• Class Number 4496
  • Term Code 3230
  • Class Info
  • Unit Value 6 units
  • Mode of Delivery In Person
    • Dr Baden Pailthorpe
    • Dr Baden Pailthorpe
  • Class Dates
  • Class Start Date 21/02/2022
  • Class End Date 27/05/2022
  • Census Date 31/03/2022
  • Last Date to Enrol 28/02/2022
SELT Survey Results

This course offers a critical and practical introduction to post-digital photographic culture, at a time when social media and photoshop has radically transformed the meaning, agency and value of images. Students will learn experimental approaches to digital image-making, with a focus on postproduction techniques and methods for methods for manipulating, staging and exhibiting contemporary photomedia in print and on-screen. The course will contextualise a range of practitioners working in photography and related media since the 1990s, and focusing on questions of authorship, appropriation, copyright and methodologies for subverting image culture.

Learning Outcomes

Upon successful completion, students will have the knowledge and skills to:

  1. use software and hardware appropriate to photomedia practice in the production of art;
  2. demonstrate an understanding of the expressive and experimental possibilities of imaging technologies;
  3. appraise and evaluate the effectiveness of technical and artistic methodologies in their own work and the work of others; and
  4. critically reflect on the relationships between concept and process in the production of creative works.

Additional Course Costs

Students may choose to pay for a discounted subscription to RunwayML and additional credits for processing time on RunwayML servers. Subscriptions are organised through your lecturer and can be cancelled at any time. More information is available here: https://runwayml.com/educators/

Staff Feedback

Students will be given feedback in the following forms in this course:

  • written comments
  • verbal comments
  • feedback to whole class, groups, individuals, focus group etc

Student Feedback

ANU is committed to the demonstration of educational excellence and regularly seeks feedback from students. Students are encouraged to offer feedback directly to their Course Convener or through their College and Course representatives (if applicable). The feedback given in these surveys is anonymous and provides the Colleges, University Education Committee and Academic Board with opportunities to recognise excellent teaching, and opportunities for improvement. The Surveys and Evaluation website provides more information on student surveys at ANU and reports on the feedback provided on ANU courses.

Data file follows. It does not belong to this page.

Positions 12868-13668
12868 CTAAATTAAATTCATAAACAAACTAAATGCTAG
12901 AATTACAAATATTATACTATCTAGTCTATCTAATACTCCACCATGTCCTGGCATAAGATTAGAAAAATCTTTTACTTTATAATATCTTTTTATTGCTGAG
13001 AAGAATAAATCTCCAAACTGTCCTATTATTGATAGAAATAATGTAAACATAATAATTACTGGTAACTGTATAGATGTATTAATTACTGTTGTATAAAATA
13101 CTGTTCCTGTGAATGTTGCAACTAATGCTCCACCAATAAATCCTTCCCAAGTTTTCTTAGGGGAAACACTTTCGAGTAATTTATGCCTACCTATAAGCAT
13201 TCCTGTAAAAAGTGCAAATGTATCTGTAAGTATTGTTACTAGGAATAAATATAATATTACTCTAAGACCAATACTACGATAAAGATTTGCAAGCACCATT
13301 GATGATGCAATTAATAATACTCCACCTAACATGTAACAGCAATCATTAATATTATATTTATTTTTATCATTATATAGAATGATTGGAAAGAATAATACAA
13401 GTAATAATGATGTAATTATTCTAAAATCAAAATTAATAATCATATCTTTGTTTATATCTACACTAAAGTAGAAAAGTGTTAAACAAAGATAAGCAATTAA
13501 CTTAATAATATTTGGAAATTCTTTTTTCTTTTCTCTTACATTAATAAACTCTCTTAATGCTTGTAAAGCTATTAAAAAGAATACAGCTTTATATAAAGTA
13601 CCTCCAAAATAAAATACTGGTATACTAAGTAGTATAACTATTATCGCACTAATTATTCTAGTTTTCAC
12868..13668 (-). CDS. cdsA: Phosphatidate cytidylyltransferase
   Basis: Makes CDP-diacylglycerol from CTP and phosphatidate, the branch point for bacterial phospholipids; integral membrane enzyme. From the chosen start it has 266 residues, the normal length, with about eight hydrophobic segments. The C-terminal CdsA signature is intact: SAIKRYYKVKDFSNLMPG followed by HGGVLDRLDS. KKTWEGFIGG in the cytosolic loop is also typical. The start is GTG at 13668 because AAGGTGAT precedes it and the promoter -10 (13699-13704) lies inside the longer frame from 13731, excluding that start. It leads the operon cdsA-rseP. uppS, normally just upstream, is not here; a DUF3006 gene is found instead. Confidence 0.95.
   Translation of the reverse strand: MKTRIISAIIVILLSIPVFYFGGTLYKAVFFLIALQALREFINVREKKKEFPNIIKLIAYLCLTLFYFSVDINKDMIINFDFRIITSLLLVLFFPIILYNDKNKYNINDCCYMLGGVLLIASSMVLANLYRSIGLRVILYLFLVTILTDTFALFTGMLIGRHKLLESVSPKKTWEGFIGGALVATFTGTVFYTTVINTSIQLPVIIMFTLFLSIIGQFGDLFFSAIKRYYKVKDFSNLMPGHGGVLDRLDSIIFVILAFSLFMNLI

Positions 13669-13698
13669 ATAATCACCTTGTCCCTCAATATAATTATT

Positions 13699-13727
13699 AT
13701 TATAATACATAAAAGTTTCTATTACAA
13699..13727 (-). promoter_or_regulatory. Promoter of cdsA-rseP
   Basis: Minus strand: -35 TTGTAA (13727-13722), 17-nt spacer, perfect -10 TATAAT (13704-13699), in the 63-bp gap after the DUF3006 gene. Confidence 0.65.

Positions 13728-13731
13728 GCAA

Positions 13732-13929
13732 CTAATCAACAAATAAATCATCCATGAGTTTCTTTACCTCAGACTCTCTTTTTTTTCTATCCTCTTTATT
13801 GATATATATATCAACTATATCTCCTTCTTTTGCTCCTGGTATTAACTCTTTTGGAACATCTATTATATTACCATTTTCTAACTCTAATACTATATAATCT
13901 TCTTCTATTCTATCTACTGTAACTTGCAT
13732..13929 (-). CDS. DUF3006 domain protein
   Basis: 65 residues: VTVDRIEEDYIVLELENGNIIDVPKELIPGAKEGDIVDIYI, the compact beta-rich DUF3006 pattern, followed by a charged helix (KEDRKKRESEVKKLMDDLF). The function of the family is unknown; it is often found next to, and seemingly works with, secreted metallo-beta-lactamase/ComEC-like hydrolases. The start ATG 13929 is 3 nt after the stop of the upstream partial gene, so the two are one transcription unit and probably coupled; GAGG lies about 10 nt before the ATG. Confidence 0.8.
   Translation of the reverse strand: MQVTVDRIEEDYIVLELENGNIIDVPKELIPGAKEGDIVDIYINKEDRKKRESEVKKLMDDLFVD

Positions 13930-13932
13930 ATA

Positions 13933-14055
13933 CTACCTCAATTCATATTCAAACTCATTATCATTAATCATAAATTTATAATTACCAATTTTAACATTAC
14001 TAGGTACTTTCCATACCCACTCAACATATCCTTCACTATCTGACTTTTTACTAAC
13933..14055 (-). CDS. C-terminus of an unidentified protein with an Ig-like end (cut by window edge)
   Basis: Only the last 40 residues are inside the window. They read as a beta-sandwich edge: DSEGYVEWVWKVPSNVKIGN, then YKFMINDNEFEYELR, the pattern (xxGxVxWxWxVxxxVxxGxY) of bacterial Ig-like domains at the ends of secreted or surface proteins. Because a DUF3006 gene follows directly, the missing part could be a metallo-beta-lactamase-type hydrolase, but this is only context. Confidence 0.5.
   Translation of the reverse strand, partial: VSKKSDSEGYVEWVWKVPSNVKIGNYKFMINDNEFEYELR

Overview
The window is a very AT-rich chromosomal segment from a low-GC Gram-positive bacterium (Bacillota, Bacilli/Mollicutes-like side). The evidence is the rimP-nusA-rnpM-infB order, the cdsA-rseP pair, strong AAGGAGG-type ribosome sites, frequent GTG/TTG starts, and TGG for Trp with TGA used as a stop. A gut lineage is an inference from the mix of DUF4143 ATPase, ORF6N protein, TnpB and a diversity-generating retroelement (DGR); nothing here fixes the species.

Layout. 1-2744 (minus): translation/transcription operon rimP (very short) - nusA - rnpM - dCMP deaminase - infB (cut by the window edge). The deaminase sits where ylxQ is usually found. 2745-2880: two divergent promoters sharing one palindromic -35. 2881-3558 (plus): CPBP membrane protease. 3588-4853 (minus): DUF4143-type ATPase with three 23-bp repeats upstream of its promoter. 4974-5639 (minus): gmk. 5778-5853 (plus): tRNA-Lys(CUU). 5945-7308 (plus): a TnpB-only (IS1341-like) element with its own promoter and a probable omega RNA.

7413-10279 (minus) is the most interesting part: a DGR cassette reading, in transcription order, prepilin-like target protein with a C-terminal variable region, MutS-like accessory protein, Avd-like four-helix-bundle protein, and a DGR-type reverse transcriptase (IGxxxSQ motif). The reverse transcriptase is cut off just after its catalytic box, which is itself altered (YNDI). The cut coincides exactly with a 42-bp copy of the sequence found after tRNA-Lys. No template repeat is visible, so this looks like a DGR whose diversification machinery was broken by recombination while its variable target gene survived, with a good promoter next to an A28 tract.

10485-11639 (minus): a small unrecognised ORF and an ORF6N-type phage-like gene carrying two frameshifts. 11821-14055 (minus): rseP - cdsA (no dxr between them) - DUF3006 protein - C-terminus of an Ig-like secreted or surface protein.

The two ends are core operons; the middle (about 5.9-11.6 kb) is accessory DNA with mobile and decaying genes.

Class Schedule

Week/Session Summary of Activities Assessment
1 Introduction: Class structure, online platforms, Microsoft Teams, Miro
2 Image Datasets
3 Machine Learning and the image
4 Imaging and new media landscapes Studio Tasks 1 & 2 due
5 Choose your own adventure
6 Introducing the Major Project Studio Tasks 3 & 4 due
7 Project Pitches & feedback
8 Project Pitches & feedback + presentations Presentations + upload to Wattle
9 Supervised studio practice + feedback + presentations Presentations + upload to Wattle
10 Supervised studio practice + feedback + presentations Presentations + upload to Wattle
11 Supervised studio practice + feedback + presentations Presentations + upload to Wattle
12 Supervised studio practice + feedback + presentations Presentations + upload to Wattle
13 Exam period - No Class Final Project Due

Tutorial Registration

Tutorial registration via Wattle.

Assessment Summary

Assessment task Value Learning Outcomes
Studio Tasks 30 % 1,2,3
Artwork analysis video presentations 20 % 2,3,4
Major studio project 50 % 1,2,3

* If the Due Date and Return of Assessment date are blank, see the Assessment Tab for specific Assessment Task details


ANU has educational policies, procedures and guidelines, which are designed to ensure that staff and students are aware of the University’s academic standards, and implement them. Students are expected to have read the Academic Misconduct Rule before the commencement of their course. Other key policies and guidelines include: